If they come across producers using the term ‘Clean Wine,’ says the TTB, “consumers should not interpret the term as meaning that the beverage is organic or has met other production standards set by TTB.“
The TTB goes on to note that sometimes producers use the word “clean” to describe a quality of taste, such as a finish that is “clean and crisp.” But that’s not what they’re worried about.
We would consider those claims to be misleading health-related statements
TTB on the use of the term ‘clean wine.’
The TTB goes on to say, “In other cases, the term is used together with other language to create the misleading impression that consumption of the alcohol beverage will have health benefits, or that the health risks otherwise associated with alcohol consumption will be mitigated. For example, ‘X malt beverage is clean and healthy’ or ‘Y vodka’s clean production methods mean no headaches for you.’”
About those kinds of statements, and the implications of the categorical label of ‘Clean Wine,’ the TTB is unequivocal: “We would consider those claims to be misleading health-related statements.”
This is obviously not a legal ruling, nor is it a commitment to specific enforcement, but the TTB is not mincing words here, and I think sending a pretty clear message.
In short, Cameron Diaz and crew, as well as a lot of other trend-following wine marketers are going to have to stop using the term, or get a lot more creative about how they use it, for fear of facing actual penalties from the TTB.
I’m not quite sure how stiff a penalty the TTB would levy in the course of such enforcement, but their fines have been known to run as high as several hundred thousand dollars or even $1 million in a couple of cases.
I’m sure Cameron Diaz has pretty good lawyers. Let’s see how long it takes for the Avaline website to change, shall we?
Welcome to my weekly roundup of the wine stories that I find of interest on the web. I post them to my magazine on Flipboard, but for those of you who aren’t Flipboard inclined, here’s everything I’ve strained out of the wine-related muck for the week.
Fair warning: this article is going to be a bit of industry navel-gazing that likely holds little interest for consumers. Apologies in advance for anyone who showed up here looking for wine recommendations, which you can escape to right here.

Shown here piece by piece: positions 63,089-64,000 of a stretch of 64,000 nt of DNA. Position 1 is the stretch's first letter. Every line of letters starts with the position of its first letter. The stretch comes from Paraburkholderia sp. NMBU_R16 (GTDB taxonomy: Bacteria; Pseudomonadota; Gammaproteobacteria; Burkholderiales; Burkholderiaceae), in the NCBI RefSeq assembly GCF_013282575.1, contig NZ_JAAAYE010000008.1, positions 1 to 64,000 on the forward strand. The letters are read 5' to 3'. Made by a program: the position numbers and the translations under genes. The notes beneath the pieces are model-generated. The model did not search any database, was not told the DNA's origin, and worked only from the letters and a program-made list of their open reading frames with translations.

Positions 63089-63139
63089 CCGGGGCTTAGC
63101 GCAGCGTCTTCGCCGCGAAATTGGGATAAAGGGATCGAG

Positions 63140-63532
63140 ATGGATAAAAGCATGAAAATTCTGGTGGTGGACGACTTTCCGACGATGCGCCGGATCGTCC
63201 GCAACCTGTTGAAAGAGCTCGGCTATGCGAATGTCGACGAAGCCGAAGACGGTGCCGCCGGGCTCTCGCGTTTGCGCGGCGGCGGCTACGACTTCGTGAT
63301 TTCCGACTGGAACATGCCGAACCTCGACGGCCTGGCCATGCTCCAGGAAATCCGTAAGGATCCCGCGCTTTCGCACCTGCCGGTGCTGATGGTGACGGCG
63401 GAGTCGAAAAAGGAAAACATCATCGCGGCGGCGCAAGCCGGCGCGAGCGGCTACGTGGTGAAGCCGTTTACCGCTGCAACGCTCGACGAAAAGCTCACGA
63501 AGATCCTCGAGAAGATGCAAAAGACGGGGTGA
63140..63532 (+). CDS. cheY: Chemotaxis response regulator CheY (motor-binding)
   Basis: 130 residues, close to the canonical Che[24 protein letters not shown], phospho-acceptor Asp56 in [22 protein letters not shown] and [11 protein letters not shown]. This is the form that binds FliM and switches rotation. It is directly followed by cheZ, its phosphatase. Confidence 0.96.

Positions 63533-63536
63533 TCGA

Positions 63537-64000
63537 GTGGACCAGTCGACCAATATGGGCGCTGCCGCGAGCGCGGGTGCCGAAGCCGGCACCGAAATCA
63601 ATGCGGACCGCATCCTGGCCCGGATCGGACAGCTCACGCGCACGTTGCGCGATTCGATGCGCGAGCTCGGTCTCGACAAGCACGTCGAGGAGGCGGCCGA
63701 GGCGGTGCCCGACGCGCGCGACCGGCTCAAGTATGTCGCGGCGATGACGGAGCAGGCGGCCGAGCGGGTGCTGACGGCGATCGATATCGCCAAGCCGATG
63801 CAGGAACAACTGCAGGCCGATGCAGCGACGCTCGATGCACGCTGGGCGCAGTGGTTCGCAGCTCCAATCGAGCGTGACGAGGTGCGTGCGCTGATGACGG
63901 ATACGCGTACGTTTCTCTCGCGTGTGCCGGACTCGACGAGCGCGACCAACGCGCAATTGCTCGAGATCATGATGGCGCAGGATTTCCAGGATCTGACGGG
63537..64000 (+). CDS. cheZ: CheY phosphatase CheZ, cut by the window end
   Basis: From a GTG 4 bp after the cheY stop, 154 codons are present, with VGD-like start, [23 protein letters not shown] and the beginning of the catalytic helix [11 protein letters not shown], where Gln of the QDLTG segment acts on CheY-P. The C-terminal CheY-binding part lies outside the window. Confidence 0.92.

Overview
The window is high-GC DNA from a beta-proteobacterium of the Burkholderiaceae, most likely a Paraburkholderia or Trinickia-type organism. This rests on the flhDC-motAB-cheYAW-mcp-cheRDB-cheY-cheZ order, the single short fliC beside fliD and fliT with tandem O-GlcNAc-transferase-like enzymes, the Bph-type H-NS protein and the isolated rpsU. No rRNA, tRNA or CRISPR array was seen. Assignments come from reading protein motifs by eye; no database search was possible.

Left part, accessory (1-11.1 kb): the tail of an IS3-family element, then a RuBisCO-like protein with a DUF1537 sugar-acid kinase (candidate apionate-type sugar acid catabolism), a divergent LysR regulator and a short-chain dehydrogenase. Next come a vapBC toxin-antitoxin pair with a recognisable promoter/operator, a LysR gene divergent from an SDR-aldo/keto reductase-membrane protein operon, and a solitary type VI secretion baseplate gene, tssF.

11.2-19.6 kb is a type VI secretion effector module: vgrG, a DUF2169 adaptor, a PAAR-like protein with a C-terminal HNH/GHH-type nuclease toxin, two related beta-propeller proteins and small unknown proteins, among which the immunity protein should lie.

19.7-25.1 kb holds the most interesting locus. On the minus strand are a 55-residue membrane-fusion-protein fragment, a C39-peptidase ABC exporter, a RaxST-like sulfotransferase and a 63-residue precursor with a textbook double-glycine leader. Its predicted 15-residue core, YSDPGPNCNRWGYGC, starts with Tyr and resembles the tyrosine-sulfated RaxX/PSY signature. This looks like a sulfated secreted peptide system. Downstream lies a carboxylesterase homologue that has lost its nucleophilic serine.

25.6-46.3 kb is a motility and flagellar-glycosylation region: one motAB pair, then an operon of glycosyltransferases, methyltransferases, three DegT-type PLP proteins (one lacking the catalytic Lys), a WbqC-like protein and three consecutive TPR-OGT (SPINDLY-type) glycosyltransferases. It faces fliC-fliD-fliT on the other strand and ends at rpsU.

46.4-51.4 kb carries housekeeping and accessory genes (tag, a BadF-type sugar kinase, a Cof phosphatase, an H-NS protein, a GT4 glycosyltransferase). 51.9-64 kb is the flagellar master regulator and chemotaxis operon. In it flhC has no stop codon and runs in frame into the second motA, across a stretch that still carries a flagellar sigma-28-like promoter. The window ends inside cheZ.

There. Now that it’s just us industry folks, let’s talk about how the wine industry routinely breaks the law when it comes to e-mail, and how it’s time to clean up that act.
Having spent more than 20 years in the marketing and tech industry, I’ve done more than my share of e-mail campaign analysis, design, and implementation in the context of helping companies improve their overall customer experience.
From the basic principles of good customer experience, to the actual laws surrounding e-mail marketing, the wine industry as a whole gets a failing grade.
Like you, I’m also a consumer of e-mail, although in my case (across personal, Vinography, and design consulting inboxes) I get more e-mail than most. I haven’t kept strict count lately, but I’d say somewhere between 300 and 500 per day is probably a reasonable average.
More than a few of those are from the wine industry, and from the basic principles of good customer experience to the actual laws surrounding e-mail marketing, the wine industry as a whole gets a failing grade.
The Top 5 Email Marketing Mistakes
Here are the most common mistakes that I see wineries (and wine retailers) making every day.
1. Lacking Affirmative Consent
If I had a nickel for every time I had handed a Vinography business card to a wine industry person and then found myself on their marketing e-mail list the next week, I could retire tomorrow.
Simply finding out (or receiving) someone’s contact information does not mean that you can add them to your mailing list. According to law, the only times you can send promotional or marketing e-mails to someone (which includes offers of wine for sale) are as follows:
You have asked them if they’d like to sign up for your e-mails, and they have said yes by checking a box or by typing their e-mail into a form field on your web site
They have sent you an e-mail or otherwise proactively requested (by phone, in person at an event, or otherwise) that you add them to your mailing list
Most notably, and most problematic for the wine industry, is the fact that the above does NOT include someone having purchased wine from you, or in the case of us journalists, having been sent a wine sample by you.
Let me say that again just so it is 100% clear: the fact that a consumer has placed an order on your web site or has purchased wine in your tasting room does not legally provide you with what is known as “affirmative consent” to add them to your mailing list for promotional e-mails.
An online or in-person order only provides you with permission to e-mail that customer regarding that specific transaction, and by law, those e-mails must contain little or no promotional or marketing content.
The wine industry suffers in this domain from its lack of understanding and/or adoption of modern marketing and e-commerce technology platforms.